“Max’s lap in Q2 [which was 0.6s clear of anyone] was a bit of a reality check for everyone,” observed Oscar Piastri. “And obviously he could repeat it in Q3...clearly they're still the force to beat.”

“I did a pretty good lap, not amazing,” said Norris. “It felt a bit trickier today for wind and conditions, and we dropped back relatively closer to Merc and Ferrari than yesterday.

"I did a better lap yesterday, so there are one or two tenths from my side [missing] but not enough to trouble Max. They were way quicker than we could have done.”

The Mercedes and Ferrari improved from Friday as the McLaren stood still - but not by enough to improve their status as the third- and fourth-fastest cars respectively.

“We were down a lot in the high-speed compared to Max,” said Lewis Hamilton, his Mercedes lagging by 0.6s over a short lap (and half-a-tenth down on team mate George Russell, who qualified third). “It's insane how much faster they are in the high-speed than us.”

A track which doesn’t expose the RB20's dislike of bumps and harsh kerbs and which furthermore gives such heavy reward for its DRS advantage has given everyone a reminder that the Red Bull has a higher performance ceiling than anything else. Here it’s able to access it.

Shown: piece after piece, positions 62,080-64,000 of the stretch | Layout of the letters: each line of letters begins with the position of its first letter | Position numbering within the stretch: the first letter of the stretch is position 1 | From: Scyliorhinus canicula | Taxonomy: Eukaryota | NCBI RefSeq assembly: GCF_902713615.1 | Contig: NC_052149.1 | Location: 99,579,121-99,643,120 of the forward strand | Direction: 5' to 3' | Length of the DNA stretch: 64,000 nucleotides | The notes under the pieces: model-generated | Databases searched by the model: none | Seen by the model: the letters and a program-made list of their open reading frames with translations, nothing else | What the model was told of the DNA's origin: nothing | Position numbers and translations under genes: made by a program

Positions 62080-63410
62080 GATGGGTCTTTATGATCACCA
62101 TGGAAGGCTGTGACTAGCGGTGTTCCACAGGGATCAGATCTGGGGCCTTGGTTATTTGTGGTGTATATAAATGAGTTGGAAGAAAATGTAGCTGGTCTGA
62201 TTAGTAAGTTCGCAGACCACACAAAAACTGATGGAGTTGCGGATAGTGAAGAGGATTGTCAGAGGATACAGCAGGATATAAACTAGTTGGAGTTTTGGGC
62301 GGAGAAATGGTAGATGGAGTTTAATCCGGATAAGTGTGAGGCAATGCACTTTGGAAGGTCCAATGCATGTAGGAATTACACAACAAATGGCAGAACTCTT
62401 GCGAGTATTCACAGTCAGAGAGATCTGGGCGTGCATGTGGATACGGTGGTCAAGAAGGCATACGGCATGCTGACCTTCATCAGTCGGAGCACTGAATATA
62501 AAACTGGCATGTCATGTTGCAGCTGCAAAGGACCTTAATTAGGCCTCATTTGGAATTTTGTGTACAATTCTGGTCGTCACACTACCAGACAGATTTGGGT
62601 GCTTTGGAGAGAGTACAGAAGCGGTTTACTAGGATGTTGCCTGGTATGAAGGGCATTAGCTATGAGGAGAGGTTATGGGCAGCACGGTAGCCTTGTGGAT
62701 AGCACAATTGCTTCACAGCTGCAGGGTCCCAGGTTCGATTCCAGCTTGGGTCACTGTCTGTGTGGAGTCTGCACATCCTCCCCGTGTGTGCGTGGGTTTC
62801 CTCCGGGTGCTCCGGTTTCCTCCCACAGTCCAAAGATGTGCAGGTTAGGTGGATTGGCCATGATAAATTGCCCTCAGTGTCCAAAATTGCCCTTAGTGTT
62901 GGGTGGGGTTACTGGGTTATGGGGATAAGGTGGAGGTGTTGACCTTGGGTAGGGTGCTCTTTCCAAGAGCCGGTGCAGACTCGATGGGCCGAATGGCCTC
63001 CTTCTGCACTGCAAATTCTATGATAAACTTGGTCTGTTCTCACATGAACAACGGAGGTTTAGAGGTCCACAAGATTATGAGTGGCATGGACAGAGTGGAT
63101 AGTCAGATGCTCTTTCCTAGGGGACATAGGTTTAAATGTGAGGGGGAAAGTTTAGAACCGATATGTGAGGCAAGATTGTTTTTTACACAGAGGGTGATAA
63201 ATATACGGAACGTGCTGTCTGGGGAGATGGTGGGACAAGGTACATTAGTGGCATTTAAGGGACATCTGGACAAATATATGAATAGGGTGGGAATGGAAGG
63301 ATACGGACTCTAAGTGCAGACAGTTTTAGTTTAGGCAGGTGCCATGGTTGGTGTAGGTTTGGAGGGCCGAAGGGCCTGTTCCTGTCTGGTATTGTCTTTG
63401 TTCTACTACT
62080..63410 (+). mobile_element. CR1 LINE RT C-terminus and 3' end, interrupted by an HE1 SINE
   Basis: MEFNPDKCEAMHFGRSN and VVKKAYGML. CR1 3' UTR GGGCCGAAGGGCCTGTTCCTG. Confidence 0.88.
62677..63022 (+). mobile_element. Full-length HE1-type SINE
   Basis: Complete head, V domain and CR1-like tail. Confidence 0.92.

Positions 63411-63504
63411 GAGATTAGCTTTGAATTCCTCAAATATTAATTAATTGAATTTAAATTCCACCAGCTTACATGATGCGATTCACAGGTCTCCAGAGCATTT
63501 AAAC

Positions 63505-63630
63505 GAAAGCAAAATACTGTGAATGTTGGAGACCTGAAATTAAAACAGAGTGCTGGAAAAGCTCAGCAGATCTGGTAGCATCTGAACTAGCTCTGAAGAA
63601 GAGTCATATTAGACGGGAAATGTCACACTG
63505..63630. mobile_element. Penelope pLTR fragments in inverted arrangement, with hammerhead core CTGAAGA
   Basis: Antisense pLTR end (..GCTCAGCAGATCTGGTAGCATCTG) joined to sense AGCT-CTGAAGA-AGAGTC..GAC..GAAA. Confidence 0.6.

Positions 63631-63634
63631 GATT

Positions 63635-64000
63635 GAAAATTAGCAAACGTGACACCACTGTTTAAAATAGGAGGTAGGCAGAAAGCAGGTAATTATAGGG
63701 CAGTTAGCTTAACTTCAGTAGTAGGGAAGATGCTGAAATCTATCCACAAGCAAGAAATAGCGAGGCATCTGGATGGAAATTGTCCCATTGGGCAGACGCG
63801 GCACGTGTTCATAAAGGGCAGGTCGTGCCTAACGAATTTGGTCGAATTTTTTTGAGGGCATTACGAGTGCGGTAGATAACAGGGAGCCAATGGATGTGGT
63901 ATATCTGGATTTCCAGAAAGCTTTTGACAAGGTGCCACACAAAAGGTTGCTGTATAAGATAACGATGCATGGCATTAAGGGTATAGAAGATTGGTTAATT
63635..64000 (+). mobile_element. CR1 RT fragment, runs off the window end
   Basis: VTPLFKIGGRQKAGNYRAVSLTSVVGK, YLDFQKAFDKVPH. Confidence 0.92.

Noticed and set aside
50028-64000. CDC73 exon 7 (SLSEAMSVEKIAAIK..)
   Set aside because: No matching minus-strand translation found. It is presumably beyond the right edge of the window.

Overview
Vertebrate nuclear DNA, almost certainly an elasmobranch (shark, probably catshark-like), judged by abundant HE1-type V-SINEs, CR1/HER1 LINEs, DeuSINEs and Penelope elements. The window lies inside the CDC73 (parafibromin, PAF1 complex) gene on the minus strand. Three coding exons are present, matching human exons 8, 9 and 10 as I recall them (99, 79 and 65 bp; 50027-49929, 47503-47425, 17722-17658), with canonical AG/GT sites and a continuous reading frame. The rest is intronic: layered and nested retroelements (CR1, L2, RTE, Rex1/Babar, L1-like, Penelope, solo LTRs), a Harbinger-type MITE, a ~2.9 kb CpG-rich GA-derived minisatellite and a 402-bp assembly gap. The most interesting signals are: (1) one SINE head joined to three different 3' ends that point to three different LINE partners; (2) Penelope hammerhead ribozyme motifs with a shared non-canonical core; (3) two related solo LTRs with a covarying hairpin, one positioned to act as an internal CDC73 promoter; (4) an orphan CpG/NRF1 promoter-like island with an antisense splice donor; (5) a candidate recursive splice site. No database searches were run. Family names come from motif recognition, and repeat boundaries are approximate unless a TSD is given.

In the fifth gear Turn 6 - the left-hander where Piastri exceeded track limits and had his time for what would've been third deleted - Russell was 6k/h slower than Verstappen, 4km/h off Norris. Onward through the sixth gear Turn 7, the Mercedes is 9km/h off the Red Bull, 4km/h adrift of the McLaren.

But it’s in the penultimate Turn 9 right-hander where Verstappen’s advantage is greatest. Although he’s only 8km/h faster than the Mercedes at the apex, he’s able to get so much earlier on the gas that he exits there 12km/h faster than Russell and 9km/h faster even than the McLaren. These are much bigger advantages than he carried there on Friday and although some of that will be from the increased grip and better balance, Verstappen clearly pulled more from himself too.

Carlos Sainz - who lines up fourth - referenced a repeat of the Ferrari’s bouncing issue at high speed, also evident at Barcelona and which the team believes is related to the greater downforce generated by the upgrade introduced there.

“It’s a combination of we're not great in high-speed corners and at the same time we are bouncing, which makes our high speed [even worse],” he said.

“Turn 7, Turn 9, we lose a tenth from Max in each of the corners, only in one corner. It’s very difficult to claw that back [over] the rest of the track, even though we are almost equal in the slow speed.”

“It's been a while since we've actually been on pole,” said Verstappen, referencing Imola in mid-May, four races ago.

“It's a great feeling. The team has been working really hard to try and make the car more competitive. I think this is a great statement, and hopefully we can also show that tomorrow in the race.”